In a recent wordle bot competition, participants were tasked with writing a program to guess the correct word as quickly as possible. While attempting to improve my bot’s performance, I stumbled upon an interesting probability problem involving collisions. In this post, I’ll share the insights I gained from the Wordle competition and the fascinating probability lesson I learned along the way.
The wordle bot competition and the probability problem
A risky optimization strategy that needed evaluation
The wordle competition had a simple premise: create a bot that could accurately guess a word from a list of 12,966 allowed words, of which 2,309 were candidate solutions. Each participant’s bot had to play 50 consecutive games, with the goal of minimizing the number of guesses needed to win each game.
As I worked on improving my bot’s performance, I encountered a dilemma. I wondered if I could improve my bot’s chances of success by removing a word from the candidate list once it had been identified as a solution in a previous game. However, this “optimization” posed a risk. If the same word appeared as a solution in multiple games, my bot would be unable to find it after removing it from the candidate list, ultimately causing a loss.
To assess the viability of this strategy, I needed to determine the probability of encountering duplicate solutions in the first 50 games. A simple calculation might suggest a 2% probability (50/2309), but as I soon discovered, this estimation was far from accurate.
Calculating the true probability of collisions
Diving into the mathematics of selecting unique items
Given that there’s a uniformly distributed set of n items, and k random selections from that set, what’s the probability of any 2 of the k items being the same?
How do we do that exactly?
I can share what I did!
To determine the true probability of encountering duplicate solutions, I began by calculating the probability of selecting unique solutions and then subtracting this value from one. I knew that the probability of selecting one unique item from a set of n items was independent of the total number of selections (k).
The probability of selecting two unique items from a set of n items can be represented as
Similarly, the probability of selecting three unique items from a set of n items is:
By using mathematical induction, I derived a formula for the probability of selecting k unique items from a set of n items
Expanding this formula, I arrived at:
Using Taylor’s expansion:
and the Epsilon-Delta proof, I have an approximate probability of selecting k unique items from a set of n items:
This can further be approximated to k²/2n. However, this approximation only works when k(k-1)/2n is very small (e.g., 0.1 or less). Since k = 50 and n = 2309 in our problem, k(k-1)/2n was actually slightly over 1/2, making this approximation inapplicable.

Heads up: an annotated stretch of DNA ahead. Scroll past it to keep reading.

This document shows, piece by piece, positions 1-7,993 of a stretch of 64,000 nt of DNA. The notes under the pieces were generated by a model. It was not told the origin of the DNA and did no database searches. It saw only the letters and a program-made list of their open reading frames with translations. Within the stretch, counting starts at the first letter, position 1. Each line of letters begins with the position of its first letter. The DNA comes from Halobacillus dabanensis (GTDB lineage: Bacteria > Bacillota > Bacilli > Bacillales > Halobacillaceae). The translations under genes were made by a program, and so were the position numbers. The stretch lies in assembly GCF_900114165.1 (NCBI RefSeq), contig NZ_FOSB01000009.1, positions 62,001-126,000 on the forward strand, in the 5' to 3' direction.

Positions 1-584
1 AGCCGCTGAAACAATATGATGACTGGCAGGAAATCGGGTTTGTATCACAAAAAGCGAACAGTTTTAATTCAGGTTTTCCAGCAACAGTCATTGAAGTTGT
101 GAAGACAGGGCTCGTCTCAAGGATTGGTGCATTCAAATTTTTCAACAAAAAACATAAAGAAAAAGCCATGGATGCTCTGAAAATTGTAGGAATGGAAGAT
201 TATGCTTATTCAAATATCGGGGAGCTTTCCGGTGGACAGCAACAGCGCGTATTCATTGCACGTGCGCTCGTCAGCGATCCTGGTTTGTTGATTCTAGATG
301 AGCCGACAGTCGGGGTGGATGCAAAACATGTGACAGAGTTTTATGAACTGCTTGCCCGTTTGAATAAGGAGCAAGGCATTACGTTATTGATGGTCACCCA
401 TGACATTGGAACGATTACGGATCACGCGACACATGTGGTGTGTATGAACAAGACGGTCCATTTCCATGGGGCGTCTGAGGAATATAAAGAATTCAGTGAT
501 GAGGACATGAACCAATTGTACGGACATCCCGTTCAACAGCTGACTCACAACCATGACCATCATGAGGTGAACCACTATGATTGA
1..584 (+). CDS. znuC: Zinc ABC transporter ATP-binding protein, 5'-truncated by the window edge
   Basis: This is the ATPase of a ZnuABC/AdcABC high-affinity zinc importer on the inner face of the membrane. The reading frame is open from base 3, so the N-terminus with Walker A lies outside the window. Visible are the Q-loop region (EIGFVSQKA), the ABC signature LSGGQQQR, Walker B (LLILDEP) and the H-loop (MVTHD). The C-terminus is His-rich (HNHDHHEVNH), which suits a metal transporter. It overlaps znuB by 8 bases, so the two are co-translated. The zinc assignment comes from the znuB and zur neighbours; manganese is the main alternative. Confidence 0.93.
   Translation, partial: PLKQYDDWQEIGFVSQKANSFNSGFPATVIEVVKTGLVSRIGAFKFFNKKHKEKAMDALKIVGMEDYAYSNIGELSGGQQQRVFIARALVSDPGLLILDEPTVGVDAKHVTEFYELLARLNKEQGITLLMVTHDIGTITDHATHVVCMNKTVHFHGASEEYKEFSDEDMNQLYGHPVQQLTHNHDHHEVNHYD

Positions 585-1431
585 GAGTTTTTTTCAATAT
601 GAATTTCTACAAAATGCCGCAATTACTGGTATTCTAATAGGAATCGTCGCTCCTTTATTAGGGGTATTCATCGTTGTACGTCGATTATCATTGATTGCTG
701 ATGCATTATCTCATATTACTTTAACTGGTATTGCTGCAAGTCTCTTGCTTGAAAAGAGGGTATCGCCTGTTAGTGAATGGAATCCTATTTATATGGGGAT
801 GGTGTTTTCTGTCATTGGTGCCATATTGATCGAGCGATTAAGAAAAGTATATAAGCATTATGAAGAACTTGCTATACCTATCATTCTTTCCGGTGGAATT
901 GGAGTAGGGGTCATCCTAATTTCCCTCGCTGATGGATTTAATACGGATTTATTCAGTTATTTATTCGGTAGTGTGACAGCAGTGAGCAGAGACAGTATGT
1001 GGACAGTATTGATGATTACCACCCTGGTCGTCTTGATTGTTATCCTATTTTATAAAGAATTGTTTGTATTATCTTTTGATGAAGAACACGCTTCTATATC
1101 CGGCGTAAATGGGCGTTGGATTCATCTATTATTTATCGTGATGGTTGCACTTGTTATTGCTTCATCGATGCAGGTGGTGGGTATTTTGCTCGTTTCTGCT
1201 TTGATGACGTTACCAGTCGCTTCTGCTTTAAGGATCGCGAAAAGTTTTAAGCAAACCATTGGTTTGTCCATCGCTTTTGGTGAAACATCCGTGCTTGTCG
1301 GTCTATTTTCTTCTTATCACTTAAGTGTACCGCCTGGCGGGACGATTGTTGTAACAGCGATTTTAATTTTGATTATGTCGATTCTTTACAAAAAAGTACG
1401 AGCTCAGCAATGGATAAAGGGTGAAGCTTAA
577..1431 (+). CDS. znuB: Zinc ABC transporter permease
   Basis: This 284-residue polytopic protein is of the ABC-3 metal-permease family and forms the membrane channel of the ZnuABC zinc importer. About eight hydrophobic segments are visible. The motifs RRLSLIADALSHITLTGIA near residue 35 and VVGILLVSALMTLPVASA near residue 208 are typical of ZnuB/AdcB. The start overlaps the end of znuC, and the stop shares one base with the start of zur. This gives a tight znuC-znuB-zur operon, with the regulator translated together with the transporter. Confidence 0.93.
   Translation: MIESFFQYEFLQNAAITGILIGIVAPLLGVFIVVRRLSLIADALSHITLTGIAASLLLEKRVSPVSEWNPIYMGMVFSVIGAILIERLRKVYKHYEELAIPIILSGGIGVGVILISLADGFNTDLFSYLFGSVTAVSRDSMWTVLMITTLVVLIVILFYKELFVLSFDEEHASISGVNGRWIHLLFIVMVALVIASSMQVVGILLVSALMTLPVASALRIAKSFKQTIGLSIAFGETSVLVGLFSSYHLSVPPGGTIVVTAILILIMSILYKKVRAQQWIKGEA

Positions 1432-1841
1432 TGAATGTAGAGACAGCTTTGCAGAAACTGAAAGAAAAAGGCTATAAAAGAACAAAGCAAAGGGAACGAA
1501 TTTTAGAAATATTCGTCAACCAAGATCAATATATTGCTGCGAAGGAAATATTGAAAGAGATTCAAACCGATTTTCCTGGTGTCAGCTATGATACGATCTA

The surprising result
Sometimes optimizations we think of end up not being optimizations at all
After calculating the actual probability of encountering duplicate solutions in the first 50 games, I found that there was a substantial 40% chance of this occurring. This surprising result made it clear that my proposed “optimization” strategy carried a significant risk of causing my bot to lose games.
Given this information, I decided against implementing the optimization. Instead, I continued working on other ways to improve my bot’s performance while minimizing the risk of failure.
Embracing the unexpected lessons in probability
The value of diving deep into numbers and probabilities
This wordle bot competition taught me an important lesson about probabilities and when “optimizations” can backfire. By diving deep into the problem and calculating the true probability of collisions, I was able to make a more informed decision about the best strategy for my bot. This experience not only improved my understanding of probability but also highlighted the importance of thoroughly analyzing a situation before implementing a solution.
This exploration of probability in the context of the wordle bot competition serves as a reminder that seemingly simple problems can reveal complex and fascinating mathematical concepts. By thoroughly examining the potential risks and rewards of various strategies, we can make better-informed decisions and improve our overall understanding of the world around us. So, whether you’re tackling a game of wordle or facing a real-world challenge, don’t shy away from delving into the numbers and probabilities that underlie your situation — you might just learn something unexpected and valuable along the way.